Jesus also, that he might sanctify the people with his own blood, suffered outside the gate. Therefore, let us go forth to him outside the camp, bearing his reproach. For we have no continuing city here, but we seek one to come.
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The simple truths are the best. And there is no simpler truth in the Bible than what Paul said to a crowd of philosophers in Athens: "There is coming a day in which God will judge the world in righteousness by that man whom He has ordained, Jesus Christ" (Acts 17:31). The whole of our lives should be governed by that one overarching reality. Our decisions and preferences, our every deed and intent, should be influenced by the fear of God and the certain knowledge that He will judge us "according to our works" and that our eternity will be determined by what God's judgment of us will be.
Brother Darren Prater sings, "How should I live, knowing the soul never dies?" The simplest questions, such as that one, are also the best. The simple answer to how we should live is encompassed in Peter's comment to Cornelius when he entered that Gentiles' house:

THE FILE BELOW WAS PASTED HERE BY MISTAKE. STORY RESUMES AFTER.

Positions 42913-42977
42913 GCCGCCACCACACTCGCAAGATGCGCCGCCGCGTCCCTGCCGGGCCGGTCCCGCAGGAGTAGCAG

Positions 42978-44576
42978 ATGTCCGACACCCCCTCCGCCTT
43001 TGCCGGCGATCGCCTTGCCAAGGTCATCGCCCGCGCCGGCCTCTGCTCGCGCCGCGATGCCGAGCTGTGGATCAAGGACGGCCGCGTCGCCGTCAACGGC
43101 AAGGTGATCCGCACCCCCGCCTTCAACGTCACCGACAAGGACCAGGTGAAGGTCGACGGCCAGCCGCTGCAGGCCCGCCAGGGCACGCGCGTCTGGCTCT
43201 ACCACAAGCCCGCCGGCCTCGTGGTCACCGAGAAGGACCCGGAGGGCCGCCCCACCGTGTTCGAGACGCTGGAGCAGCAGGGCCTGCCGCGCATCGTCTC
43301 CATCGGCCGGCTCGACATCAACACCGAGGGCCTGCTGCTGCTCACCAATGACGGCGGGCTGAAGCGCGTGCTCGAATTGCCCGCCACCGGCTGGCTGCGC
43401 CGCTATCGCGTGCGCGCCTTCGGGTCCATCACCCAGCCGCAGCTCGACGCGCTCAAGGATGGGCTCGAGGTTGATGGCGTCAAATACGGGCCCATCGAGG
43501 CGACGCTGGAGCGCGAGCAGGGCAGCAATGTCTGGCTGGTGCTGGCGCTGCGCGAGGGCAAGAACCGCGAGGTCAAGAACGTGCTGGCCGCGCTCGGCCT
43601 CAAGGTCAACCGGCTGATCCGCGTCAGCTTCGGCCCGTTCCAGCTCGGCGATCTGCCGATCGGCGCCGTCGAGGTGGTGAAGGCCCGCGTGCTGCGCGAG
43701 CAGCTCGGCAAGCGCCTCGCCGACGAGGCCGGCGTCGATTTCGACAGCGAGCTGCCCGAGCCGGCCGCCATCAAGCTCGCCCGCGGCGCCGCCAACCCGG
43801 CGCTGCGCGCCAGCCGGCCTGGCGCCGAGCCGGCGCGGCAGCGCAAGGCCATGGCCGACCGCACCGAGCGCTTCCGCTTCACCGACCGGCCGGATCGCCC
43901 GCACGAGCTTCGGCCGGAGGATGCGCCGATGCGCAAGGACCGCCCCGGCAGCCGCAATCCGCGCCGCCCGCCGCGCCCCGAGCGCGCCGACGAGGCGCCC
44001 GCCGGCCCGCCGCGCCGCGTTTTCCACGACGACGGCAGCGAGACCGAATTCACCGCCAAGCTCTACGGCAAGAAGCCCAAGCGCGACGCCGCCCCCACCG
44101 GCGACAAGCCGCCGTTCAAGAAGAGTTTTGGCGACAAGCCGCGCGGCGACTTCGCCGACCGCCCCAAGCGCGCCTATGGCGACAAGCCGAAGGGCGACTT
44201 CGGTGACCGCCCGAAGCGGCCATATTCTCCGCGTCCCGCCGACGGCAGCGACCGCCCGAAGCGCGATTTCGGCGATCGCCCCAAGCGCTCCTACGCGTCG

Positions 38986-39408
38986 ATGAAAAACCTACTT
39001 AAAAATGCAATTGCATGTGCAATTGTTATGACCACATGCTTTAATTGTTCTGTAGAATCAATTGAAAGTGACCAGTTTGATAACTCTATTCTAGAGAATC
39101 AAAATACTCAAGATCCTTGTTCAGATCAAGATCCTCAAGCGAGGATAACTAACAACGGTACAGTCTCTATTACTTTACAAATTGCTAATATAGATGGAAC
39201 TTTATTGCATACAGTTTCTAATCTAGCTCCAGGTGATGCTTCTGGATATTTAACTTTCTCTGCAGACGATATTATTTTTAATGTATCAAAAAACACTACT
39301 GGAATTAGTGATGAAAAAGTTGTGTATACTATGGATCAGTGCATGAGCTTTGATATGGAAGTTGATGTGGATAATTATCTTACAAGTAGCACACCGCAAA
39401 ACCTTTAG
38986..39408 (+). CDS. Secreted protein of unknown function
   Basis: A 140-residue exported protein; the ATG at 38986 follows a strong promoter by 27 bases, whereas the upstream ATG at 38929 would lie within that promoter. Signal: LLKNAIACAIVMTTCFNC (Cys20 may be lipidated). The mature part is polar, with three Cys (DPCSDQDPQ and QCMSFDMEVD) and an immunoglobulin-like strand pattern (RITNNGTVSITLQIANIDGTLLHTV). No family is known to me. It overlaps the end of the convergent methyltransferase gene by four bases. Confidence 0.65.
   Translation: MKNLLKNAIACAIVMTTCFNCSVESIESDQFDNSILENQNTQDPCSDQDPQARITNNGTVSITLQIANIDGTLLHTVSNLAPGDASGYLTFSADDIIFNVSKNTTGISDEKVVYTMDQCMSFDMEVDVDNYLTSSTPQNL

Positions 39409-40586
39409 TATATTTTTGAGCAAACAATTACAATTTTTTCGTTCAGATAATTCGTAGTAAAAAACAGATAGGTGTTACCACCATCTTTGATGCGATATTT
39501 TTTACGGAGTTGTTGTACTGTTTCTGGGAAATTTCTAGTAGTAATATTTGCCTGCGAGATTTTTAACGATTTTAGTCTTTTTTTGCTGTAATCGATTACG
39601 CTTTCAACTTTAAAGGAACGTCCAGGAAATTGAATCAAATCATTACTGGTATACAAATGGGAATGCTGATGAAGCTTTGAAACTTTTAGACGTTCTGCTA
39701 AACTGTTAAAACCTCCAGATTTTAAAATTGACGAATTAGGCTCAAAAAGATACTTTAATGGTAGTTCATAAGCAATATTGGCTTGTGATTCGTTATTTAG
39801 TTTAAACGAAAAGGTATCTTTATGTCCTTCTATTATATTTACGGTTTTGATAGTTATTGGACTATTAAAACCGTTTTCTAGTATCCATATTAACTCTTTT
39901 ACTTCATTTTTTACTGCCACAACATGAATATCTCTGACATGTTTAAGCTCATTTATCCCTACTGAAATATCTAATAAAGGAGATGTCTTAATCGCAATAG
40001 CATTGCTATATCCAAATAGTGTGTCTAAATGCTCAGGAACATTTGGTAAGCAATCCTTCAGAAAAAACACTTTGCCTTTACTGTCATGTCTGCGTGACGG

34b. God is no respecter of persons,
35. and in every nation, he who fears Him and works righteousness is accepted by Him.
Let's just forget the wrangling over this doctrine or that. How are we living? We know that if we live according to the will of God, that if we, as Peter said, "work righteousness," then we will be found acceptable to God on the Day of Judgment. And that is all there is to life on this wretched planet. There is nothing else.
"How should I live, knowing the souls never dies?" There is nothing that is now, or ever will be as important to you as finding the answer to that question, and then putting it into practice every day. As a famous Medieval poet once wrote,
"For modes of faith, let graceless bigot fight;
He can't be wrong, whose life is in the right."